The best part of my summer has been the chances I’ve had to spend time with fellow West Coast interns. At this moment, I’m at the Reno Airport getting ready to come back from a weekend spent with 50 other interns in Tahoe. Combining that with a conference in Florida and a training in San Francisco, I’ve developed friendships with some incredibly talented people. They come from colleges and business schools all over the country and from a wide range of experiences. I’m humbled to be part of this group and the amount I’ve learned from my new colleagues and friends has been invaluable. I’m excited to bring this experience back to Foster in the fall.

Guest post by John Czerniak, Class of 2015 MBA Candidate


Posted by Megan Lewis - August 4th, 2014 - 0 comments - Permalink



It Takes a Village

Rachel Azaroff bikingThe weekend before the last week of class, I set out on a bike ride with three friends from school. We were excited to enjoy the afternoon outside, and three of us were training for a triathlon that we had signed up for together. On the way home from the ride, my wheel got caught in a railroad track, and I was thrown from my bike. When I came to, I was on the ground and had no idea how I got there! I looked up and immediately felt comforted by seeing a familiar face, one of these friends, telling me that I was going to be OK.

The other two pulled up by bike, and one quickly called 911. One rode in the ambulance with me. She and two other friends from the class who met us at the hospital stayed in the E.R. with me for five hours on a Saturday night to make sure I was okay. I ended up with a broken wrist, stitches in my forehead, and road rash down the right side of my body.

I credit co-chairing the 2014 Business Plan Competition for bringing me together with a friend who generously offered to take me into her home and take care of me in my recovery. She drove me to all of my appointments and took copious notes. She managed all of my medicines for me and checked in on me constantly to make sure that I was comfortable and had what I needed. She even washed my hair for me over the side of the tub—creating a salon-like set-up with a camping chair and a removable shower head—since I did not have the dexterity to do it myself. She took me to my surgery at 6:30a.m. Keep in mind that all of this was during the last week of school and finals, which is a stressful time for everyone.

Throughout my recovery, I was flooded with texts and calls from classmates, professors, and the program office to make sure I was okay. Numerous classmates stopped by to bring dinner, snacks, flowers, and to see how I was doing. One even picked up my mom from the airport when she got to town after my surgery, even though they had only met once briefly.

A few weeks later, when I moved into a new apartment and could not lift anything with my right hand, the Foster family stepped in again. Classmates helped me unpack, hang things with a power drill, assemble furniture and dispose of boxes.

I am from the East Coast, and it was scary to go through something like this and not have family nearby. It was comforting how quickly the Foster family stepped in to take care of me and make sure that I was OK.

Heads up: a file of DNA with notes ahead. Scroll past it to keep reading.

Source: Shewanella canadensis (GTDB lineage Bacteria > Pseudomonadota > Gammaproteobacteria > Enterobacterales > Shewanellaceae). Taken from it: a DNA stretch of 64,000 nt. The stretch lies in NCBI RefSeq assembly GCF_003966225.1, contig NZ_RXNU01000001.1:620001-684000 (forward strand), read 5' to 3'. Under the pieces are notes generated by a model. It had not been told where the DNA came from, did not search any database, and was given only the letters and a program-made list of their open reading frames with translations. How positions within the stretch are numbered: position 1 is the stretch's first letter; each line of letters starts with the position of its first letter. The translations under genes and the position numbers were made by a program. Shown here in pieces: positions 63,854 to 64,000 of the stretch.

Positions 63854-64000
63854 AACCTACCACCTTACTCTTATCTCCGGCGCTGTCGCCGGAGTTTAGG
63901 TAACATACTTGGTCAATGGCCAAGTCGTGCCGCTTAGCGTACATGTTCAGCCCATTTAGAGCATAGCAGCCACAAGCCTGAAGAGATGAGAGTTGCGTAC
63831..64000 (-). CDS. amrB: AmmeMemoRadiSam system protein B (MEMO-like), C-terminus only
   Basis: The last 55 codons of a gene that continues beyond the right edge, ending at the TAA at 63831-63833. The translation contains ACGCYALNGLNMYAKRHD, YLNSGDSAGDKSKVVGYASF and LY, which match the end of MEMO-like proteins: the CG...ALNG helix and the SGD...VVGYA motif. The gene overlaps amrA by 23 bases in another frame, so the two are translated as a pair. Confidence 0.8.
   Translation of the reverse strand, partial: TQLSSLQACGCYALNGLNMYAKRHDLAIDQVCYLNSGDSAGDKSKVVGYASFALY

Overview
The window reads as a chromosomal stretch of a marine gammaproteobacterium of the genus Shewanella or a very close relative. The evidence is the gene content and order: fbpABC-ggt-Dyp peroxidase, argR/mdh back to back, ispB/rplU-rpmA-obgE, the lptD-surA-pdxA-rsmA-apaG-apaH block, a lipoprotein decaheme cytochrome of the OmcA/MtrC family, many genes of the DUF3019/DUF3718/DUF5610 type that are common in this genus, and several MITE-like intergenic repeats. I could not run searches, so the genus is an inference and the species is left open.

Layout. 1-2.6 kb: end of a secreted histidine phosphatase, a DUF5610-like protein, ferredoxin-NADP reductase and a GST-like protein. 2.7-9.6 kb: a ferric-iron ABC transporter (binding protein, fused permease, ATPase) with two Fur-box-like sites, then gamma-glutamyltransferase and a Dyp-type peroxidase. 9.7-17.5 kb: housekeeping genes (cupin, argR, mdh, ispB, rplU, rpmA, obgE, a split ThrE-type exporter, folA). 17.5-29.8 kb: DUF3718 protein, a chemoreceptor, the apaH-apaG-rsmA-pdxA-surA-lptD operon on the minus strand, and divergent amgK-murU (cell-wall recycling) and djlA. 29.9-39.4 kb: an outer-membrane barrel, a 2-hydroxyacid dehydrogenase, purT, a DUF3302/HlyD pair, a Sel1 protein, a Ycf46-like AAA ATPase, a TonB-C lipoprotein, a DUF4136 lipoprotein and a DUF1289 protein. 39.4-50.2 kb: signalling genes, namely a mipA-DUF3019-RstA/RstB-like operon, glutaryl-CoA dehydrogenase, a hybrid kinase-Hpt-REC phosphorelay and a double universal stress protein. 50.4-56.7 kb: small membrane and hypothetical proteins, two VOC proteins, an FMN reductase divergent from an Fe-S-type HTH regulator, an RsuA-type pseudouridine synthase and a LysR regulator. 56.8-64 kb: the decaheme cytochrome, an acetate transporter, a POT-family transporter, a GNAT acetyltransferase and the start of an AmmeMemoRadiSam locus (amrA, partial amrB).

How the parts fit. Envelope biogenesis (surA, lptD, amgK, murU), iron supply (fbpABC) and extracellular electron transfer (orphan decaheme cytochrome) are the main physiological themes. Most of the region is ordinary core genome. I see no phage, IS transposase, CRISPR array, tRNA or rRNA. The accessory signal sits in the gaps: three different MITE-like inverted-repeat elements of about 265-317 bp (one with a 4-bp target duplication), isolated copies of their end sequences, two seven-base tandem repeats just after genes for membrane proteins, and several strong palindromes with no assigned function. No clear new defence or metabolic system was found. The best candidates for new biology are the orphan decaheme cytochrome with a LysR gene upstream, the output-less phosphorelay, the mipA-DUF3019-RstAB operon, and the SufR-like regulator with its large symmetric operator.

Guest post by Rachel Azaroff, Class of 2015 MBA Candidate


Posted by Megan Lewis - July 28th, 2014 - 0 comments - Permalink



My First Meeting with My MBA Mentor

January 30, 2014. 10:30 a.m. A coffee shop on Mercer Island.

“So Karshit, tell me, what’s the most pleasant surprise or the best thing that’s happened to you after moving from Mumbai to Seattle?”, I was asked.

This was during my first meeting with my mentor, Dennis Karlinsky, a UW alum and a senior director at Microsoft. Before the meeting, I was a little nervous. Dennis is such a senior executive and had committed an hour of his time, and I didn’t want to sound stupid.

My meeting with Dennis was scheduled from 10:00–11:00 a.m. At 8:30 a.m. I got an e-mail notifying me of a location change request from the earlier planned Redmond location to Mercer Island. I frantically reserved a cab and ensured I reach Mercer Island on time.

Right from the first impression, Dennis came across as a very humble, and a down to earth person with a contagious smile and a positive welcoming aura. During the conversation, he made me extremely comfortable and started asking me about my background, the experience in the MBA program so far, and what I intend to get out of the program. He also told me about his journey from modest roots to now, his rationale behind pursuing an MBA and the various difficult choices he had made during his career. I asked him for advice for the upcoming MBA internship season, and what qualities he saw in successful candidates during an interview and in the corporate world.

Perhaps, the most valuable thing that I got out of the interaction was how to convey my personal story better and build an emotional connect during an interview. Having left my family and friends and moving across seas to a totally new culture, risking a significant financial loan, and quitting an existing job to build skillsets to invest in advancing my career — after having sacrificed so much, I knew I wanted nothing but the best. Within such a short time, Dennis helped me tell my own story in a much more inspiring and effective manner.

We shared common beliefs and topics of interest–our belief in the power of good Karma, and building genuine relationships with people around. We talked about the Seahawks and the then-upcoming Super Bowl. The discussion continued, and a one hour meeting extended to three hours of a great conversation. Sadly, it was time to end this conversation and leave for a class.